Approximately every fifth tree felled worldwide ends up as paper in our homes. It might be a book, a newspaper, a magazine, a writing pad, some wrapping paper, a kitchen towel, or a roll of toilet paper. Since about 15 billion trees are felled each year for paper production, an alternative to wood as a raw material for paper could save entire forests. Students from Leibniz University Hanover (LUH) have found an alternative in waste from pineapple factories.
The 14-member Musa-Fibra team has set itself the goal of making paper production fully free of tree felling in the future. “At the same time, the recycling of pineapple waste would solve a major waste disposal problem for countries around the equator that grow pineapples,” says Niklas Tegtmeier, a student of plant biotechnology at LUH.
In Costa Rica, the world leader in the international pineapple trade, crops produce up to 300 metric tons of plant waste every week. Because the thick pineapple leaves are difficult to compost, it takes a lot of work to plow them back into the ground. They are either burned or treated with chemicals to dry them out. An additional problem is that mosquitoes also breed in the waste on the fields which can spread diseases to local farm animals.
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Extracting cellulose from pineapple leaves
The Musa Fibra team at the LUH Institute of Technical Chemistry has now developed a new process for extracting cellulose from pineapple leaves. This can then be used in paper production, for example as a substitute for wood pulp. The team was already able to forge important contacts during their research trips in Costa Rica. The group also receives support from the CENIBIOT research institute (Centro Nacional de Innovaciones Biotecnológicas) and the Argentinian Universidad Tecnológica Nacional (UTN).
In the process that Musa Fibra uses to extract cellulose from the pineapple leaves, no toxic chemicals are used, e.g. substances containing chlorine. Moreover, these young researchers emphasize that water consumption is kept as low as possible. “Wood has a high lignin content,” student Merit Ulmer explains, “so it is much more difficult to separate the lignins. Lignin content in pineapple leaves is significantly lower, so we are able to use a milder method.”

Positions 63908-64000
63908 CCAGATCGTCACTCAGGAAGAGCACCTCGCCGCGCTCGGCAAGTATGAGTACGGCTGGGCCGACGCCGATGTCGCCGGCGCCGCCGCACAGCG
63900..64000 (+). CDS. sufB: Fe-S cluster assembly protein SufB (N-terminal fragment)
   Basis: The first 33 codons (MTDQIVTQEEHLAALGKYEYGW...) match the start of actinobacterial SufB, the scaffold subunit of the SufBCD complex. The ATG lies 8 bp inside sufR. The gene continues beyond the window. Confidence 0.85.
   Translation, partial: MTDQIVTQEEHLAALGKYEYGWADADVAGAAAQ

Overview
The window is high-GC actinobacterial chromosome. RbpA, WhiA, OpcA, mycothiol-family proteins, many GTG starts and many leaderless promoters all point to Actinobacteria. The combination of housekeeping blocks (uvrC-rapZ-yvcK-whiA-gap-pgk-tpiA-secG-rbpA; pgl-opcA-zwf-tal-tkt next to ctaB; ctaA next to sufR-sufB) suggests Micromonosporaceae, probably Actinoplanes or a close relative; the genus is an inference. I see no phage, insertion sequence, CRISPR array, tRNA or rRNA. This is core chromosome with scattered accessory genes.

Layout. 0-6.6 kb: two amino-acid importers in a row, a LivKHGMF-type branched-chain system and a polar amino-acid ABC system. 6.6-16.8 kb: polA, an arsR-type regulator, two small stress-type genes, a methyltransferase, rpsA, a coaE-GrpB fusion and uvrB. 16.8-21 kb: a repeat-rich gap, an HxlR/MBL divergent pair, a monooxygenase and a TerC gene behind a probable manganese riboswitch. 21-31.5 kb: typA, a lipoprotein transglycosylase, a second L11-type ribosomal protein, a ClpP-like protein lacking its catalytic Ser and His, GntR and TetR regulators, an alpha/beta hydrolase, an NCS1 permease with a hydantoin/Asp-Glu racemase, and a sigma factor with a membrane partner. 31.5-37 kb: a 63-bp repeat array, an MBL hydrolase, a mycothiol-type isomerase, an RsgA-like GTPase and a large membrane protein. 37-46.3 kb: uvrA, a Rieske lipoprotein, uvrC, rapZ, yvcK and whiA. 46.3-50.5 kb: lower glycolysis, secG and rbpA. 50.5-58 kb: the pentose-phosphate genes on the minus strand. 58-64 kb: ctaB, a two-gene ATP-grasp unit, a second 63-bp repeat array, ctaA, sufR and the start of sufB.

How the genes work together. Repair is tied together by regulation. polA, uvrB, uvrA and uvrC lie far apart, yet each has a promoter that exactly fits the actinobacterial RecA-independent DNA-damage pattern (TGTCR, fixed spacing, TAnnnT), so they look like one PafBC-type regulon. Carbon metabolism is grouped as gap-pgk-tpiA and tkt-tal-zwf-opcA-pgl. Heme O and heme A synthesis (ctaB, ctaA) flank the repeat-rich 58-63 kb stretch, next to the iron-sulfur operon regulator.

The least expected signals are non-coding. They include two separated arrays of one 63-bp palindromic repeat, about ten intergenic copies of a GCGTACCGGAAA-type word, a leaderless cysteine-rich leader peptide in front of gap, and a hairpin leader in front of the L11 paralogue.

Interest in the process is already being expressed by the industry and in Costa Rica as well. Next year, the students aim to build a pilot project on the first partner plantation in the north of the country. There, they want to show how cellulose can be produced profitably from pineapple waste. This could also create new jobs in one of the poorest regions of Costa Rica.
Marketing in Germany
The pulp that is produced is then exported to Germany and sold in Lower Saxony, among other places, to companies that value sustainability. One of the group’s focal points is ensuring that the product chain remains transparent. Purchasers also discover “why products made from pineapple leaves add value to people and nature,” so the researchers say.
Musa Fibra is a part of the Enactus student initiative. This initiative aims to solve global, social, and ecological problems through entrepreneurship. With a total of more than 70,000 students, Enactus is one of the largest entrepreneurial initiatives in the world. Enactus Hannover has already come up with several very promising projects in various countries, like ‘Insectus.’
Also of interest: Maritime fuels from lignin
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